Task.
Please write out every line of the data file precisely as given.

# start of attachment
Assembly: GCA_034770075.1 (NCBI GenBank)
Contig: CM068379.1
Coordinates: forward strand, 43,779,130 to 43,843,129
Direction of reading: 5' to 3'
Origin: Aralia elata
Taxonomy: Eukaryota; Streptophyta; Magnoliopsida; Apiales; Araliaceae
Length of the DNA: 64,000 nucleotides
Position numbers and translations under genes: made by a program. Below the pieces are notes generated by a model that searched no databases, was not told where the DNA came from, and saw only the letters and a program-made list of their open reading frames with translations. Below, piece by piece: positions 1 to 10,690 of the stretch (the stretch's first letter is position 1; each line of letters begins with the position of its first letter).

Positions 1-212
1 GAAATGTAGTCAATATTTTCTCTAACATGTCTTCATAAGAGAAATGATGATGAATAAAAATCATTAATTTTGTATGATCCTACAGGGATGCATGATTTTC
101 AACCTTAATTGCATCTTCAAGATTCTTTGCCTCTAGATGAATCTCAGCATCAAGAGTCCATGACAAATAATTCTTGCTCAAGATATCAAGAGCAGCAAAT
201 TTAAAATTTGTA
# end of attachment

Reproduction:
Assembly: GCA_034770075.1 (NCBI GenBank)
Contig: CM068379.1
Coordinates: forward strand, 43,779,130 to 43,843,129
Direction of reading: 5' to 3'
Origin: Aralia elata
Taxonomy: Eukaryota; Streptophyta; Magnoliopsida; Apiales; Araliaceae
Length of the DNA: 64,000 nucleotides
Position numbers and translations under genes: made by a program. Below the pieces are notes generated by a model that searched no databases, was not told where the DNA came from, and saw only the letters and a program-made list of their open reading frames with translations. Below, piece by piece: positions 1 to 10,690 of the stretch (the stretch's first letter is position 1; each line of letters begins with the position of its first letter).

Positions 1-212
1 GAAATGTAGTCAATATTTTCTCTAACATGTCTTCATAAGAGAAATGATGATGAATAAAAATCATTAATTTTGTATGATCCTACAGGGATGCATGATTTTC
101 AACCTTAATTGCATCTTCAAGATTCTTTGCCTCTAGATGAATCTCAGCATCAAGAGTCCATGACAAATAATTCTTGCTCAAGATATCAAGAGCAGCAAAT
201 TTAAAATTTGTA